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CAL to airlift Trinis from Venezuela

Published: 
Monday, February 24, 2014
Govt prepares evacuation plan...
A group of masked men run for cover after riot police launched tear gas in Caracas, Venezuela. In a pattern that has been seen in past demonstrations about 1,000 stragglers erected barricades of trash and other debris and threw rocks and bottles at police and National Guardsmen. The troops responded with volleys of tear gas to prevent the students from reaching a highway and blocking traffic. AP Photo

The Government is  preparing a contingency plan involving Caribbean Airlines to evacuate any T&T nationals and staff of this country’s Caracas Embassy out of strife-torn Venezuela if the situation there deteriorates further, acting Foreign Affairs Minister Roodal Moonilal said yesterday. 

 

 

Moonilal told the T&T Guardian he has been talking with National Security Minister Gary Griffith and Finance Minister Larry Howai, the line minister for CAL, about the plan, in case violence in Venezuela—going on for more than a week—becomes worse.

 

Clashes have been taking place since February 12 between students and state agencies, as well as between supporters of  Venezuelan opposition groups and those of President Nicholas Maduro. Most recently, paratroopers were dispatched to the state of Tachira where violent student protests were reported. 

 

 

Late Saturday T&T’s Foreign Affairs Ministry issued a statement assuring that all of the six T&T staff at its Caracas embassy were safe and arrangements were being made to secure them. It also said the embassy’s hours were being reduced to deal with the  situation in Caracas and an evacuation plan was on the table. Moonilal said yesterday: “We’re monitoring the situation very closely via Ambassador Anthony Edghill in Caracas. I’m getting reports every  12 hours.

 

“After I received a report on the situation last Saturday I talked with Ministers Griffith and Howai  to have plans in place to evacuate T&T nationals including our embassy staff, via CAL in  case the situation  worsens.” 

 

 

He said the Government is now checking to see if there were any T&T holidaymakers or businessmen visiting Venezuela. He said he didn’t think the situation was bad enough for the Government to tell them to cut short their plans and leave Venezuela. However, Moonilal  urged them to monitor the situation carefully and see if they wanted to return home. He advised them to exercise  precautions while in that country.

 

Moonilal said  the situation  in Venezuela—seven miles across the Gulf  from T&T—was getting difficult and the Government hoped Venezuelan authorities and the people would resolve their matters. He said emergency airlift would depend on the number of people to be returned home and availability of  flights. An assessment of those in need would be done if the situation required evacuation. 

 

 

He said acting Prime Minister Errol McLeod has been briefed on the situation and Prime Minister Kamla Persad-Bissessar, who left for China on Friday, was also being informed. Yesterday, Ambassador Edghill told the T&T Guardian the embassy had sought logistical support from the Government but “we also have an evacuation plan and we’re monitoring to see if certain things are triggered and if so we’ll respond.”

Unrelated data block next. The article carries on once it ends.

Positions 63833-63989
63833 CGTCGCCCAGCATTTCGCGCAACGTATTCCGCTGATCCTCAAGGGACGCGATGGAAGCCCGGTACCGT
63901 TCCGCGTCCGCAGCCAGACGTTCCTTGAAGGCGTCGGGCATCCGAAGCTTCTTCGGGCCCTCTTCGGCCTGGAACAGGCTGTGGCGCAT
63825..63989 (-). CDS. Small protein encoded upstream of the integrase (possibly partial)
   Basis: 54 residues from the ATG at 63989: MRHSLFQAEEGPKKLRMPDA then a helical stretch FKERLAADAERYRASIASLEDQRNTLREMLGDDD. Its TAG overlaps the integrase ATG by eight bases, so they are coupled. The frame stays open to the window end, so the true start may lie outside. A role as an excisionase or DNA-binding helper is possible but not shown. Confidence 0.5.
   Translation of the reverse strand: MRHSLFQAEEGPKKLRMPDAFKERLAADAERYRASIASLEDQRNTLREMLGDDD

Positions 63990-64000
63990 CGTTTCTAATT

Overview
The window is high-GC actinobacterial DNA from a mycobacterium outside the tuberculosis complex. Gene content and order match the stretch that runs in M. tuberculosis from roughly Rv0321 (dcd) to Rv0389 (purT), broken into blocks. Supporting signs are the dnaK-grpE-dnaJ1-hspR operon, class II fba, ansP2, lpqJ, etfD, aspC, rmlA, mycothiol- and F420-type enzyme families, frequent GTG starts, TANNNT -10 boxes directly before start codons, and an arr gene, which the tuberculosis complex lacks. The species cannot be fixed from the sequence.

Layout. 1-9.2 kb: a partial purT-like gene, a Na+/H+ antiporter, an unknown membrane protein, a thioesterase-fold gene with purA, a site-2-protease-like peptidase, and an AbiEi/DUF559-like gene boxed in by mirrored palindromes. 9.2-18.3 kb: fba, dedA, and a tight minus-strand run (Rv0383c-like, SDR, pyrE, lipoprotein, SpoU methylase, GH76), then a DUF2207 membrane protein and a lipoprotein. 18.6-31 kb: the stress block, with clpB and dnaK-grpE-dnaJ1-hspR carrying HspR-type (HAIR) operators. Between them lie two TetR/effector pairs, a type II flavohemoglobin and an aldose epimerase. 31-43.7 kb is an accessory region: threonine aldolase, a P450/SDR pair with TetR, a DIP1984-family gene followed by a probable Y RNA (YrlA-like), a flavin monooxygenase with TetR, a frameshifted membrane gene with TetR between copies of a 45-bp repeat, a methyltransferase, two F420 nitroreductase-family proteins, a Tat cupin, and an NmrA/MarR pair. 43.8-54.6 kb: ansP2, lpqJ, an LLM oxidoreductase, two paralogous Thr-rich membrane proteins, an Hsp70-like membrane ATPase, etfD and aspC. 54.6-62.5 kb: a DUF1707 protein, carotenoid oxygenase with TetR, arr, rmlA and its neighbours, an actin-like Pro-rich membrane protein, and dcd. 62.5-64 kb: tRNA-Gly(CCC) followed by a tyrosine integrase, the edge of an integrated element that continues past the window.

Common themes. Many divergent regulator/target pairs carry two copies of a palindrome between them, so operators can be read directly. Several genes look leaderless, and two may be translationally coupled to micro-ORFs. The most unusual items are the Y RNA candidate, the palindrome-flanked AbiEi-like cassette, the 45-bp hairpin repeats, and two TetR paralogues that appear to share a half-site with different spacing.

Edghill, who has been moving around  various areas to ascertain the situation, said protests continue in pockets at cities all over Venezuela. The death toll by yesterday was around ten, he added. Several wounded in earlier clashes have died. Deaths included a student who was “clotheslined” and  almost decapitated when his motorcycle hit  a clothesline strung  across a street and his throat was slit by the line. 

 

Yesterday’s protests went off relatively calmly  however, Edghill said. Over the weekend, he said, several pro-Maduro demonstrations were mounted, first by  female supporters,  followed by senior citizens. 

 

Edghill said embassy staff had been keeping tabs on  T&T nationals working with foreign firms in Venezuela to ensure their safety. This included a number of T&T nationals contracted with Spanish energy company Repsol oil company. He said they are safe and some had ventured out to hot-spot areas to see what was taking place He said there were also 14 T&T nationals working with a German company west of Caracas. “They too have been in contact with the T&T embassy,” he added.

 

Edghill said  some T&T nationals were  considering leaving Venezuela, but others were staying. Further protests continue this week, he said. Last week, Venezuelan Ambassador to T&T Coromoto Godoy accused extremist right wingers in Venezuela of an attempted coup and of several international media of encouraging it. She also accused private Venezuelan media of manipulating information.

 

Various TT-based  Venezuelans, including Ida Hernandez, Marta Reyes, Yesenia Gonzales and others deny that, blaming Venezuelan authorities. Hernandez, who  has been resident in T&T for more than 20 years, said she  returned to Caracas  recently to carry supplies for her family including her aunt, who is 100 years old and her uncle, 106.

 

She said: ”There’s no food, no milk, no toilet paper. They have to line up  two hours for one migraine tablet, it’s $5,000 for a car battery and the line for that is miles long.  People are throwing tear-gas and protesting all over. I had to take a boat, bus and ferry to reach Caracas—flights are scarce.” Gonzales said Venezuela is in civil war and people would soon demand new presidential elections.

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